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Friday, November 5, 2010

Haiti - Replacing uncertainty with the certainty of hope!

One of the most devastating aspects of poverty, beyond the physical suffering and anguish, is uncertainty.

For Haitians like Janese, her husband, and their four children, the only certainty in their lives has been uncertainty.

Twice they have lost everything. In 2008, after hurricanes ravaged Haiti, Janese and her family moved to the mountainside village of Brelis and settled in on a small patch of land owned by her parents. They were starting over again and their new life in Brelis began with the building of a small hut made of mud and thatch.

Janese’s husband joined the local agricultural cooperative and gained access to training, improved varieties of crop seeds, and a network of community support. Their garden flourished, and their family grew with the arrival of two more children.

Life was better, but uncertainty was still lurking - a fact that came into sharp focus in January of this year when a killer earthquake leveled Port-au-Prince. The shock waves rumbled through Janese’s tiny mountainside community and her family’s mud and thatch hut was destroyed. Though no one was injured, they were devastated - all was lost and there would be no way to recover without some form of assistance.

HOPE International Development Agency, in addition to providing emergency supplies in the hours, weeks, and months after the January earthquake, has also been helping families like Janese’s recover from the devastation by providing the cement, wood, tin roofing, and nails survivors need in order to build shelters that protect them from the intense sun and cold rain.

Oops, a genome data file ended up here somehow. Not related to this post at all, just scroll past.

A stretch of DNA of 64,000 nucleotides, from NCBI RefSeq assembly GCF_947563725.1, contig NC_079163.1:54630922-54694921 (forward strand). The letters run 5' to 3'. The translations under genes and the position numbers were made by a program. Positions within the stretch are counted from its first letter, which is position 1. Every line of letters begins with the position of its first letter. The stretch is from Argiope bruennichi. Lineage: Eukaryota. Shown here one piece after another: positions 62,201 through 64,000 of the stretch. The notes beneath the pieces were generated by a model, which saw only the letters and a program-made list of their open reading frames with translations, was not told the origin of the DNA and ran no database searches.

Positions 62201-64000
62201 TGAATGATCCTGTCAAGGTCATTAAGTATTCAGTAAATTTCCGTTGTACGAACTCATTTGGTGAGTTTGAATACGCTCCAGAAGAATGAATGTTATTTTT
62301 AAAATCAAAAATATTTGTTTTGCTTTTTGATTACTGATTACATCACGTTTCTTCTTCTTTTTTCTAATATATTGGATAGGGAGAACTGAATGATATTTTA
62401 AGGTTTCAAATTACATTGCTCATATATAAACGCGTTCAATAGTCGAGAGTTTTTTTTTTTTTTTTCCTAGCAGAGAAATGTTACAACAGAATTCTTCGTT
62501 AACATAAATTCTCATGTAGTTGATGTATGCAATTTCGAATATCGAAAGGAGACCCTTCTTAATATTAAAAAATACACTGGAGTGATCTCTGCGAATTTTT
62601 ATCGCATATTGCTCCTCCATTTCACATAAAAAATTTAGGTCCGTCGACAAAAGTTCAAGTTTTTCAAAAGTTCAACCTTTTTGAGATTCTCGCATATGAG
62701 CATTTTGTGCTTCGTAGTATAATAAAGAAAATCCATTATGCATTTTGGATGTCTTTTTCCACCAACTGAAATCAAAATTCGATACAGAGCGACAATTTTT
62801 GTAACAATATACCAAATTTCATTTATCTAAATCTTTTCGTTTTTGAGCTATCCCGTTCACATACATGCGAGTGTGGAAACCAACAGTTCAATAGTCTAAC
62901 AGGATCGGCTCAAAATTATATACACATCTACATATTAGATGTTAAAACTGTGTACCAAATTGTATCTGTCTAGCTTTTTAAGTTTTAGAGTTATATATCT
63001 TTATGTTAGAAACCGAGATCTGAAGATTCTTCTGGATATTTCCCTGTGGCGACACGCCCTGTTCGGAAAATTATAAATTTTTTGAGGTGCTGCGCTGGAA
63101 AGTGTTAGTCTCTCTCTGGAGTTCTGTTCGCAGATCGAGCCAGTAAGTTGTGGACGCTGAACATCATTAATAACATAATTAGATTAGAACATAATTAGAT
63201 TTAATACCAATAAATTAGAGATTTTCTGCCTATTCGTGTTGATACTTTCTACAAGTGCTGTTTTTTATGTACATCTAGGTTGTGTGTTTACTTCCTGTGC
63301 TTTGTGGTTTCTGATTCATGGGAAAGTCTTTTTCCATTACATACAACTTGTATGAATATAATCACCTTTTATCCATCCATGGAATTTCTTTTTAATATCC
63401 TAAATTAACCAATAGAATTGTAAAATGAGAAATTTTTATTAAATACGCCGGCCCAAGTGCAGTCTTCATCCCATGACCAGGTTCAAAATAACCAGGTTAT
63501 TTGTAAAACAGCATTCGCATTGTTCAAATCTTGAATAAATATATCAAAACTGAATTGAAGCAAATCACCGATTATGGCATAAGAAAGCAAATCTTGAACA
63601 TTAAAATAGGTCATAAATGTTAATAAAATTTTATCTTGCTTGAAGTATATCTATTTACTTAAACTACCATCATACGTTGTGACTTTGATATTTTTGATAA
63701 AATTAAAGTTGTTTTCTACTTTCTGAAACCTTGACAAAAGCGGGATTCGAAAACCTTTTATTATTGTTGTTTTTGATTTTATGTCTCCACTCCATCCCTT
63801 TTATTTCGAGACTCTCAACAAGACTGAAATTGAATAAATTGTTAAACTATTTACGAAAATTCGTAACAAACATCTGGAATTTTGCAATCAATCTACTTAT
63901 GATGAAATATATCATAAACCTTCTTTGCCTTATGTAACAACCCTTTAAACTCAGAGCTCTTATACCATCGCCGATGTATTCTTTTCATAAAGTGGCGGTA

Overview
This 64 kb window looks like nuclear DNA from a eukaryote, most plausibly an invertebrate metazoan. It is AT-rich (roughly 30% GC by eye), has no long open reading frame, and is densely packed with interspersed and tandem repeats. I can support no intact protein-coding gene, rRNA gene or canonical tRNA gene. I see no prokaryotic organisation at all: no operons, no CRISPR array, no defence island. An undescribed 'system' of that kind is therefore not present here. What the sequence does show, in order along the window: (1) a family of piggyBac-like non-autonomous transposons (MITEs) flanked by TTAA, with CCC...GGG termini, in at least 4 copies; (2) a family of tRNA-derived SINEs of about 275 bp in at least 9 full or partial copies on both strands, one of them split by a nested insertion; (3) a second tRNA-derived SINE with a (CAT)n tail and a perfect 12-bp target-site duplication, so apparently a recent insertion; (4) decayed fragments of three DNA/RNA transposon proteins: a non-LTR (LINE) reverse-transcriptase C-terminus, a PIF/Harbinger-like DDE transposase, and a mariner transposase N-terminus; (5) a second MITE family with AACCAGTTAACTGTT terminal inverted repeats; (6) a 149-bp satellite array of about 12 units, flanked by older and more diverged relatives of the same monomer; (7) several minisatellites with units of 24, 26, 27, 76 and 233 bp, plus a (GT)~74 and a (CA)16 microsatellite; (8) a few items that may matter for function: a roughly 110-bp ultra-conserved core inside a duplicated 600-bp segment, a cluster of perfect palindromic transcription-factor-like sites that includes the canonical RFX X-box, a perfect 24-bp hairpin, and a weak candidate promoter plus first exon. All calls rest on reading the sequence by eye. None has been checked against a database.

In Janese’s case, her family was able to contribute additional wood, limestone, water, and labor toward their shelter project. Though it will be a while before they can build their next home, they have been able to build a frame for the house and replace the leaky thatch roof with a tin one; with a drier home, they have been less sick.

HOPE International Development Agency is also supporting the local agricultural cooperative, of which Janese’s husband is a member. This support enables the cooperative to provide families like Janese’s with extra crop seeds as well as the minimal interest agricultural credit so desperately needed by farmers who sold or ate their seed stocks in an effort to survive in the aftermath of the earthquake.

As Janese and her family continue to recover and rebuild, it’s clear that uncertainty is beginning to yield to the certain possibility that life can be much better than it has been.

Read a brief update on our efforts in Haiti.

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